Comments about technological history, system fractures, and human resilience from James R. Chiles, the author of Inviting Disaster: Lessons from the Edge of Technology (HarperBusiness 2001; paperback 2002) and The God Machine: From Boomerangs to Black Hawks, the Story of the Helicopter (Random House, 2007, paperback 2008)

Thursday, February 10, 2011

The Blue Line: A new simile for business and politics

In this post last summer I called for editorial writers to be pithier in their use of shopworn analogies such as the red flag of danger, as in "our so-called regulators sure missed that red flag!" I pointed out that it's been many years since railroads relied on men with red flags to mark danger spots. I suggested that the railroad torpedo is a better simile when arguing that a hazard is so obvious only a fool could miss it. 

Here's another simile so obscure Wiki doesn't even have a page on it: the blue line. In business a project manager might use it like this: 
"The bean counters at corporate thought they could kill off my project, but I had a buddy in Procurement who showed me a blue line right through the middle of 'em."
The blue line is a critical element behind successful stealth-bomber missions. I was briefed about it while visiting Whiteman AFB to write about the B-2 bomber. (I had the chance to climb into the rather compact flight deck; here's a link to a 360-degree cockpit view on the Air&Space/Smithsonian website.)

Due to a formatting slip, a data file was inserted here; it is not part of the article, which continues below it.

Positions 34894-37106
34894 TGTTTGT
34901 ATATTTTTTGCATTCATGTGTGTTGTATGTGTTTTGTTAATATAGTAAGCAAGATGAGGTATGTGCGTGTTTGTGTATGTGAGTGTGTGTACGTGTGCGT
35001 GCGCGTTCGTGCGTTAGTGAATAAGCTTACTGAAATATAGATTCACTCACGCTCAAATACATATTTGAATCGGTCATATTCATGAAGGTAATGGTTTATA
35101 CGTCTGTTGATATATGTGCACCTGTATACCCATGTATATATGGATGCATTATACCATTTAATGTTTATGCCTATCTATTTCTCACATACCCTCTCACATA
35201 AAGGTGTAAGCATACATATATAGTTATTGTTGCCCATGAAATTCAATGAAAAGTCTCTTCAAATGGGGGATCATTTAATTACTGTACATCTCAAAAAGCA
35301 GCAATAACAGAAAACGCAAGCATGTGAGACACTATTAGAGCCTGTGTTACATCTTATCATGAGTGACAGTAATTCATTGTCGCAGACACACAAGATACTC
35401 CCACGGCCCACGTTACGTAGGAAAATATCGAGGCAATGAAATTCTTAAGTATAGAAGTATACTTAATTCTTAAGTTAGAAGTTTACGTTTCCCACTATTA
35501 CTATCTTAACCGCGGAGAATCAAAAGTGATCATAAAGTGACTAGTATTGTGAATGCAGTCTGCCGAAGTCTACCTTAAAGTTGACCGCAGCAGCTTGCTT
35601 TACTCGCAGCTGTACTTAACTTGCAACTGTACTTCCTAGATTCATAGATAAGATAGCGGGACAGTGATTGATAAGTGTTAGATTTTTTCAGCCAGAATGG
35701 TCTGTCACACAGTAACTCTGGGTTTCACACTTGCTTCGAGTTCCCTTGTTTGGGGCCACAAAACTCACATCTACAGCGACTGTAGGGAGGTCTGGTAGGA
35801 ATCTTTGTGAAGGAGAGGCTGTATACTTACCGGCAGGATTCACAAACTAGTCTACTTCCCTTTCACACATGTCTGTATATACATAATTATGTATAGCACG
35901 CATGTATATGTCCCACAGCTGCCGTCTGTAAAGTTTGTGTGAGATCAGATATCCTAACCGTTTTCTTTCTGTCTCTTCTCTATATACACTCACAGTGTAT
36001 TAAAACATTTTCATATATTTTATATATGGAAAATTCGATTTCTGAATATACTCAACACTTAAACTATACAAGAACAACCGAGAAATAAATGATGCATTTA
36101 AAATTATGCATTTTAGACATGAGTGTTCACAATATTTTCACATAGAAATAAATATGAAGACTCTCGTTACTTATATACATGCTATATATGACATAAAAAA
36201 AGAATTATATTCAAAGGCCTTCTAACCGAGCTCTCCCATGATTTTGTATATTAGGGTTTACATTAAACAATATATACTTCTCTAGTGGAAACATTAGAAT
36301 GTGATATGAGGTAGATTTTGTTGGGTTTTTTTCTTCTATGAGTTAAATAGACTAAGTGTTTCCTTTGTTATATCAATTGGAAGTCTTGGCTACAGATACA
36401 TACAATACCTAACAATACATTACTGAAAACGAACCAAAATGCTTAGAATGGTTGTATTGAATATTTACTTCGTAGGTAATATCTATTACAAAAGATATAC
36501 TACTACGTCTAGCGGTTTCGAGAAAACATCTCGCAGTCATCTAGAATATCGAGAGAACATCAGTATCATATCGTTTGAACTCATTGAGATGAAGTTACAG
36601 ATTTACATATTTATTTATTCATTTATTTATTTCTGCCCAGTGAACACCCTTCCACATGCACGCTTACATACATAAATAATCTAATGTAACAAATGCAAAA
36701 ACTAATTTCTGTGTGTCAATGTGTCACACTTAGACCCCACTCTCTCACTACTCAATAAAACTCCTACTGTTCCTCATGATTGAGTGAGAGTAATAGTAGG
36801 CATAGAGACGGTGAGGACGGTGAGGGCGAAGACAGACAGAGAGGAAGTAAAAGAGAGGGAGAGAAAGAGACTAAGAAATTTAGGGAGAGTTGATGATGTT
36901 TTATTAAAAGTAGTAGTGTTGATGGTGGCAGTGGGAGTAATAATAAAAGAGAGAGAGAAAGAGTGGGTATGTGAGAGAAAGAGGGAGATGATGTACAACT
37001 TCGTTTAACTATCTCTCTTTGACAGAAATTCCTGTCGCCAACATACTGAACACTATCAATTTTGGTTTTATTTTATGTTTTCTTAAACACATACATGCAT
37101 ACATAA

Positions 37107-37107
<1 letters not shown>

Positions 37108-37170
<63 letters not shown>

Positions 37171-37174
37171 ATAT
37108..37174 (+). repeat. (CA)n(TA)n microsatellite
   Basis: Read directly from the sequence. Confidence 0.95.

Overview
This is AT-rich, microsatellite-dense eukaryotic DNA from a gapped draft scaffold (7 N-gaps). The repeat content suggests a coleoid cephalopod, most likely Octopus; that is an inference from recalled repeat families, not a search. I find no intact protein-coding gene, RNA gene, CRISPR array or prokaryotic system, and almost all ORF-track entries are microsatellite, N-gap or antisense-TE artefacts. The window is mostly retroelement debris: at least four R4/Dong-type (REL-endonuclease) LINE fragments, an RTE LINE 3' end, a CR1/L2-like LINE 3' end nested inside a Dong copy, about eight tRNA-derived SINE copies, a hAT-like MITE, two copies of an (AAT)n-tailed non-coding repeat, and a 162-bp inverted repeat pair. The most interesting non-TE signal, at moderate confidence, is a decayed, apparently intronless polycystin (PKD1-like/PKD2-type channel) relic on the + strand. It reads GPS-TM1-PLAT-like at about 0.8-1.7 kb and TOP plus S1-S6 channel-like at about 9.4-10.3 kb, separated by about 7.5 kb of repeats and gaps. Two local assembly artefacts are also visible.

When Lockheed began working up stealth technology (a combination of cunning geometry and a low-reflective skin) in the late 1970s, proponents believed that no radar could pick out such a plane; ergo, the plane could fly just about any route during night.

But a more skeptical look at its radar signature suggested, and the shootdown of an F-117A during a mission over Yugoslavia in 1999 by a well-commanded SA-3 battery proved, that this wasn't a safe assumption. Planners had to acknowledge that no solid object can be totally invisible to radar all the time, particularly when painted from ahead or behind. 

An important part of the solution was to work out specific approach and departure routes with the lowest likelihood of detection, based on measured characteristics of the adversary's air-defense network. 

This is the blue line. I'm not sure of the name's origin but it might be because Lockheed's original project name for stealth technology was Have Blue

The blue-line database to each major target must be assembled well before the shooting starts, then updated rigorously.

1 comment:

  1. But, Fire Services often still use the term "Red Flag Warning" during severe fire danger conditions.